Springtime means pruning time for roses

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Updated Mar 14, 2024

Pruning shears cutting rose stemsWith spring almost underway, it’s a good time to take a look at your customer’s roses and see if they need pruning.

Light pruning and deadheading can be performed in both the summer and winter, but major pruning should be done in the early spring after the last frost in colder climates.

Before starting the pruning process, take a look at a few tips to keep in mind to make the job simple and quick.

Where to start 

Begin the pruning process by removing the remaining leaves, as this will allow you to see everything on the bush clearly. This step can also help you remove any winter pests or diseases to ensure they don’t follow the plant into the new season.

When deciding on height, it simply comes down to pruning the bushes to be as tall as your customer wants them to be, but be sure to keep the height consistent.

The next step is to go ahead and remove any dead wood. If you find any dead wood, cut it back to the base to give the plant a chance to grow new, healthy canes. Take note of anything thinner than a pencil, as these should be removed as well.

Next, you’ll need to open up the center of the plant by taking out any crossing branches that rub together, as this can cause damage as well as encourage diseases. The overall goal is to create branches that reach upward with an open structure in a shape like a vase.

Prune the leftover canes by cutting ¼” to ½” above an outward-facing bud eye. New stems will grow in the direction of the bud, so the goal is to help coax them to grow outward instead of inward. To allow water to run off, make cuts at a 45-degree angle sloping away from the bud.

Once you’ve completed the cuts, be sure to protect the canes from rot and rose borers by sealing the cuts with some kind of sealer. After finishing the job, be sure to clean up the area surrounding the roses to keep any pests or diseases from coming back.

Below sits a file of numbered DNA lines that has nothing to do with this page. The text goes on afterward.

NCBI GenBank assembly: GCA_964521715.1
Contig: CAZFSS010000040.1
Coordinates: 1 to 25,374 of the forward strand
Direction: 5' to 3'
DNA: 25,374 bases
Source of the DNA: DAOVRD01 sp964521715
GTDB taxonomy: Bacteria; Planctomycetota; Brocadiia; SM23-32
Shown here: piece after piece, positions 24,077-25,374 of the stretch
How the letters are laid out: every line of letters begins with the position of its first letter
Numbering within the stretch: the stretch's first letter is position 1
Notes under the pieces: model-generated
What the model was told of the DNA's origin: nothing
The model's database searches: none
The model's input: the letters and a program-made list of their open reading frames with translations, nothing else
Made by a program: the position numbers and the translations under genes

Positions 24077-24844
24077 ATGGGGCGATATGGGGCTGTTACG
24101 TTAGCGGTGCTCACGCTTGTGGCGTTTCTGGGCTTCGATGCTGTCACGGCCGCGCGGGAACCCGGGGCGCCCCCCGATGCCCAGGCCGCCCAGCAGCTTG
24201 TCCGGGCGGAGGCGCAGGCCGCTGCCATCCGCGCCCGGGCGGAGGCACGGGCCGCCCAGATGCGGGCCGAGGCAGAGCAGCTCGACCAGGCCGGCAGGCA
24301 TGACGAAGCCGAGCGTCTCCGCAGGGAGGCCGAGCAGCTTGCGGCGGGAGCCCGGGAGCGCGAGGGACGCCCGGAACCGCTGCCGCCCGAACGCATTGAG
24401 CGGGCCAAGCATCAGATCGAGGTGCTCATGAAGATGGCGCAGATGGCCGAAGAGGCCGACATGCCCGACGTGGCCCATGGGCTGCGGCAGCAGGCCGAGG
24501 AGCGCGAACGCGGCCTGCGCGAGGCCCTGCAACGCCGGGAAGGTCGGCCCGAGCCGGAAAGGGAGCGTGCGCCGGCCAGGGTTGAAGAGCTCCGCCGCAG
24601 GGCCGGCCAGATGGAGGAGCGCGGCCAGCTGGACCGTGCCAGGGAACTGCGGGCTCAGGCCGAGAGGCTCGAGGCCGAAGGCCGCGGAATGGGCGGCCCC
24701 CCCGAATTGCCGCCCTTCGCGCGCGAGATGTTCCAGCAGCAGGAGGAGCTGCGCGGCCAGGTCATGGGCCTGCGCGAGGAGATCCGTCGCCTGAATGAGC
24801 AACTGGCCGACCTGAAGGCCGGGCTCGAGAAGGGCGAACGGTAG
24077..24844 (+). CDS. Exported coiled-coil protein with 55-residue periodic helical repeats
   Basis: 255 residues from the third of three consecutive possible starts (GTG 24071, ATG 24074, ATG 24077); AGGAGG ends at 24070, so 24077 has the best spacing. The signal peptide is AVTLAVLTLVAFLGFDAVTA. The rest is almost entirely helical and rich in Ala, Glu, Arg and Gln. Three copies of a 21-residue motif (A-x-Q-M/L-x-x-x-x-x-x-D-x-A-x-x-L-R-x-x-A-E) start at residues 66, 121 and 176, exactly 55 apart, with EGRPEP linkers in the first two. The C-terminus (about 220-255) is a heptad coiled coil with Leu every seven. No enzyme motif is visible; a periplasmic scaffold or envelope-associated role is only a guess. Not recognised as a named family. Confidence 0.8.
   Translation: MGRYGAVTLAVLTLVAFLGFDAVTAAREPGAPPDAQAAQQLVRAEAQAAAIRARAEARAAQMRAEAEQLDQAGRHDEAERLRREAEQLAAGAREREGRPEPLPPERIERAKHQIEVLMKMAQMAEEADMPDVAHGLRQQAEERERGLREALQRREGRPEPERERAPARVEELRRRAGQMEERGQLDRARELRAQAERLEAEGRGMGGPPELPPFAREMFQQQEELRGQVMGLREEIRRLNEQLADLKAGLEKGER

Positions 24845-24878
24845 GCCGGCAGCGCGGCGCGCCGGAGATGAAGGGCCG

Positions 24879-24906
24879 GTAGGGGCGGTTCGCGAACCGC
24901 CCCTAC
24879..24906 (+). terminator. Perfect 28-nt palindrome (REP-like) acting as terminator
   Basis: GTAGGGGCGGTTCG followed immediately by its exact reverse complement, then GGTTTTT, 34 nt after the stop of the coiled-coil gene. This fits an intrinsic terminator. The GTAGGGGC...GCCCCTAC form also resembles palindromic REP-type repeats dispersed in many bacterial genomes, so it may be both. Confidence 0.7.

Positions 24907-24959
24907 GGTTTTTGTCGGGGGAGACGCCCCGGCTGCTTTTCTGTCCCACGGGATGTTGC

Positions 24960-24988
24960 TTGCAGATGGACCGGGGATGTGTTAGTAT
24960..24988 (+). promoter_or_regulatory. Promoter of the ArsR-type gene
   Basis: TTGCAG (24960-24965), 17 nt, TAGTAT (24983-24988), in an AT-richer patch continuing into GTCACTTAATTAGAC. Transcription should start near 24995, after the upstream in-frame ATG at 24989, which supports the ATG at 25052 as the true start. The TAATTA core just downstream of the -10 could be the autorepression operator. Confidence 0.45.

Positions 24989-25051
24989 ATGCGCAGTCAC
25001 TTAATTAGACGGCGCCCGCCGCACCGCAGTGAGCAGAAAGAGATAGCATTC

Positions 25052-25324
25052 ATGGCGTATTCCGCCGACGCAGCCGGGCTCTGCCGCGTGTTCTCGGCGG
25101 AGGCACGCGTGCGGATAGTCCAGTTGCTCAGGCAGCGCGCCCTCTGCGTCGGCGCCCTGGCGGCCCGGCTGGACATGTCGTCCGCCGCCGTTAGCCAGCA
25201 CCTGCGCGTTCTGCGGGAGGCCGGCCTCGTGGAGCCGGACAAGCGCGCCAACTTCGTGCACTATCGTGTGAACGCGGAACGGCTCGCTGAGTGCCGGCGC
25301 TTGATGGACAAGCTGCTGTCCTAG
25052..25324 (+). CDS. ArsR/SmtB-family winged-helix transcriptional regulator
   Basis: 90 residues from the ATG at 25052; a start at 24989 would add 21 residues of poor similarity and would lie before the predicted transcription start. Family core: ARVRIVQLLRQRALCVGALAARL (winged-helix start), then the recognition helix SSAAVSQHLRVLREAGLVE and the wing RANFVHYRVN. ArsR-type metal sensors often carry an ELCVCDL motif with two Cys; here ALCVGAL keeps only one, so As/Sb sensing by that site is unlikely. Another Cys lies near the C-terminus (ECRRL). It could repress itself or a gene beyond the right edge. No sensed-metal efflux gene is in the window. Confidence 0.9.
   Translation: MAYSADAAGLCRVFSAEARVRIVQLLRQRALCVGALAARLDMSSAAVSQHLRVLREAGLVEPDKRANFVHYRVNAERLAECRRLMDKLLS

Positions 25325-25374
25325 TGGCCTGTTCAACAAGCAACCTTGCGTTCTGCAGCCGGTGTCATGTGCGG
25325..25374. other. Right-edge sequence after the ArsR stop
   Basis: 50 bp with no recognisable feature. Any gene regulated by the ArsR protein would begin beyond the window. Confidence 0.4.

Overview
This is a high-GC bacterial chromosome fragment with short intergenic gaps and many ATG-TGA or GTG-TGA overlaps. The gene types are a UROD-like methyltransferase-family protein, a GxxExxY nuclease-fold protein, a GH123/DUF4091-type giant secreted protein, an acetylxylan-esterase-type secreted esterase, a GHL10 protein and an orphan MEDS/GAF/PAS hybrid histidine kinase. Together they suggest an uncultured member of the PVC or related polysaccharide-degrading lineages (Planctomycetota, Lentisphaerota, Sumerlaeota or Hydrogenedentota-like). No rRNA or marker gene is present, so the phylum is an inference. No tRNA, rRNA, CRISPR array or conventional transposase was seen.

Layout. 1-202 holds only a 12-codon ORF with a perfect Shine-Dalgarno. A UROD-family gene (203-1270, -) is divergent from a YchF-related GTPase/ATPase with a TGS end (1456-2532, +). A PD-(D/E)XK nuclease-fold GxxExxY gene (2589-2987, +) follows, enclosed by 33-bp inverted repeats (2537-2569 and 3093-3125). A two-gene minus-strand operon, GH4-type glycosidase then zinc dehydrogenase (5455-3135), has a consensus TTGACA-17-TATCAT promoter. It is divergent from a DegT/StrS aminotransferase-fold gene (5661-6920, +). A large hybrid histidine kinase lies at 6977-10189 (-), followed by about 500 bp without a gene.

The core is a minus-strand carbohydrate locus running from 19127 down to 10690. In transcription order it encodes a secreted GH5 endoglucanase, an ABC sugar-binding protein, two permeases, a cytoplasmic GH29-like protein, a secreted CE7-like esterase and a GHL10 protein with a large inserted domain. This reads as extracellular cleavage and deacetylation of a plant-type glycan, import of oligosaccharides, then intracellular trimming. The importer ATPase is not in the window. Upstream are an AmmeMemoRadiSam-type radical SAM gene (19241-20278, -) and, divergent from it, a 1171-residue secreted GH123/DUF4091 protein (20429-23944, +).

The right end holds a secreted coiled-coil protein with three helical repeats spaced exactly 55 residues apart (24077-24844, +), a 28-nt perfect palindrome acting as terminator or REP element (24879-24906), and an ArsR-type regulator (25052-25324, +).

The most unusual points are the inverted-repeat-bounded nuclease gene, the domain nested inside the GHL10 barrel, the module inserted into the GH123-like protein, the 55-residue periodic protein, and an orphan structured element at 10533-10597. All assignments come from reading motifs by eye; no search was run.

Different types of roses

If your customers have climbing roses, many of the same pruning principles will apply, but there are a few extra things to keep in mind with this specific type.

Since climbing roses have two types of canes, main and lateral, it’s important to know how to maintain both types. Main canes come directly from the base and should never be pruned. Climbing roses will put their energy into growing first and then will start flowering. This means that if that energy is spent trying to regrow main canes, it won’t flower.

The lateral canes will produce the flowers and when they are pruned, blooms will be more encouraged. Don’t worry about pruning to the outward-facing buds on climbing roses, as it’s unnecessary for this type of rose.

Pruning for Knock Out roses is similar to climbing roses with only a few exceptions.

Generally speaking, Knock Out roses are ready for their first pruning in their second or third season, after they’ve reached a mature height of about 3-4 feet. Buds will begin to form in either late winter or early spring, and they will begin blooming on new growth, which means old, dead or broken canes should be cut back to the base.

If your customers have rose hips, just go ahead and leave them throughout the fall and winter, as they alert the roses it’s time for dormancy. In climates that are colder, roses are naturally triggered to go dormant, but in the warmer climates, they need a little help from the rose hips to navigate the weather.

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